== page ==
I can see the advantages that describing metacognition in folk-normative terms has over describing them in folk-epistemological terms: even if ‘belief’ weren’t prone to collapse into intellectualism (thus circling the wagons around the human), it just seems far too granular to accommodate the continuum of myriad ways species use auto-feedback to modify their behaviour. So I’m willing to grant that ‘norm-talk’ offers more versatility than ‘belief talk’ in this important regard.
But the thing to remember is that the suite of systems involved in normative cognition are heuristic: they solve problems by neglecting information. This means that the threat pertaining to any theoretical application of normative cognition is that the information ignored is actually critical to the solution of the problem at issue.
The problem isn’t that ‘human reason is paradigmatic’ (I frankly don’t think this tradition is worth worrying about) but that normative cognition is specifically adapted to solving human problems, that it is parochial, and that even though it seems to provide traction in nonhuman instances, it does so only because it is cherry-picking human-like features from a nonhuman context. This is almost certainly the case with the anecdotal evidence of metacognition you cite, for instance.
But the very ease with which we anthropomorphize nonhumans suggests that it really does work, that it allows us to successfully navigate our encounters with animals. The million dollar question is whether it also allows us to *theorize* them. The only way to know this is to see how well your normative posits can be operationalized in experimental contexts. I think you can remain entirely agnostic on the questions of ‘What norms are?’ or (worse yet) ‘What reason is?’ and still pursue this fascinating project. The hope is that your theoretical assays will actually bring everyone closer to answering those questions. It doesn’t make much sense to suppose they have to be answered before you can start.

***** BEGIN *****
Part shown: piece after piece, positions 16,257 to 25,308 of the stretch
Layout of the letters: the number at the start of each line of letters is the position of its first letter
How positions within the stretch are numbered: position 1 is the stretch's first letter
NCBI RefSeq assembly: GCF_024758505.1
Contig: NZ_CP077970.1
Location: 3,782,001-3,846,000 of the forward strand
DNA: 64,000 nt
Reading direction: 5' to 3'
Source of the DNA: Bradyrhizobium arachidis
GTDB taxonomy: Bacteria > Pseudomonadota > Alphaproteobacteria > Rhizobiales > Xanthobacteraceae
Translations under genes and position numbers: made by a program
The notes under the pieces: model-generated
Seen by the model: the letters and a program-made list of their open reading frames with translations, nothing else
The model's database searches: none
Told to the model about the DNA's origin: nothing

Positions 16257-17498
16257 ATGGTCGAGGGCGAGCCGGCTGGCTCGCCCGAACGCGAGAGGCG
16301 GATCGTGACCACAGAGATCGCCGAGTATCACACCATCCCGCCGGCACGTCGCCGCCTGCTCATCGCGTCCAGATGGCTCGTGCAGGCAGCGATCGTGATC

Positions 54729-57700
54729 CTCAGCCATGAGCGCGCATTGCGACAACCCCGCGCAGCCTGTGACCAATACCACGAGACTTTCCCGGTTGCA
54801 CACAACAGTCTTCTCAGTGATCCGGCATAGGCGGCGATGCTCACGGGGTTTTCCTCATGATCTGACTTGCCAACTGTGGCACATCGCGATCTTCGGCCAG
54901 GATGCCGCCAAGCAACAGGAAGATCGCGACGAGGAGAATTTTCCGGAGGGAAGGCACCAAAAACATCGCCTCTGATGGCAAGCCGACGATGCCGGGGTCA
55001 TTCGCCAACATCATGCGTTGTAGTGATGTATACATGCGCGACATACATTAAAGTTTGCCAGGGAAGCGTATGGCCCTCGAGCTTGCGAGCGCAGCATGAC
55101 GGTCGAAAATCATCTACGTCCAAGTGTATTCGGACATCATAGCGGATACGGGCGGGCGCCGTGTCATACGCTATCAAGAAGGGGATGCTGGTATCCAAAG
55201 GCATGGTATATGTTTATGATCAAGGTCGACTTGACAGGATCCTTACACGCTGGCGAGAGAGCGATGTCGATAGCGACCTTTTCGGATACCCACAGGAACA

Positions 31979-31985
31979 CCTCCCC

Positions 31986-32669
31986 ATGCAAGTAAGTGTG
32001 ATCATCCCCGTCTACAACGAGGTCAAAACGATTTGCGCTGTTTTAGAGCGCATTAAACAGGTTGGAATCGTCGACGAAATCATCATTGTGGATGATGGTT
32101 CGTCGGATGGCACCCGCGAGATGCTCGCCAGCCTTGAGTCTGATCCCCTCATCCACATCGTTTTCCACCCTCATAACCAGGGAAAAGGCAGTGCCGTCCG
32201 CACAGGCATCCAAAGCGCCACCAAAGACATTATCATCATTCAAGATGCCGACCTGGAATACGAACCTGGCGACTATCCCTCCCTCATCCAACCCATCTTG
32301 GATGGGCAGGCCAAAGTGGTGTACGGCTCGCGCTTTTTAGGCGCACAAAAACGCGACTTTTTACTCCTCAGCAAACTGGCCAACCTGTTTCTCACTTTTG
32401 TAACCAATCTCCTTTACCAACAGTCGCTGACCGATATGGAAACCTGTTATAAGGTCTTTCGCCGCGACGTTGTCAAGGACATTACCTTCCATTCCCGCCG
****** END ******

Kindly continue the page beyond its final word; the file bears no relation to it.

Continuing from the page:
As a happy coincidence, Rob Hampton gave a talk at U of T Friday and talked about all the very cool work on metacognition coming out of his lab. Some of it is in press (like the Basile et al. paper coming out in J. Experimental Psychology: General titled “Evaluation of seven hypotheses for metamemory performance”) but a lot of it is not. They have a lot of evidence for some kind of active cognitive control in monkeys, including correcting ignorance, terminating work when they have enough information, and anticipating future need. They also have evidence that sort term memory is disrupted by competing cognitive effort.
So there is also good experimental evidence, not just anecdotes, that some species (rhesus macaques, at least) have the capacities Santiago and I are interested in as far as agency goes. That’s really cool. But the nature of the cognitive mechanisms that support these capacities is still a live issues, I think.
Rob thinks his data supports the existence of metacognition in (what we would call) the belief about belief sense. But if we understand belief as a representational state, then there are competing explanations still, I think, along the lines of what Carruthers has suggested. On the other hand, if we understand belief in interpretationist terms, or dispositional terms, then interpretation of the data is more interpretive, and normative.
In conversation after the talk, a few of us were plotting about running some of the metacognitive experiments on monkeys at York, and maybe on pigeons, too. So we might have some local research to draw on too!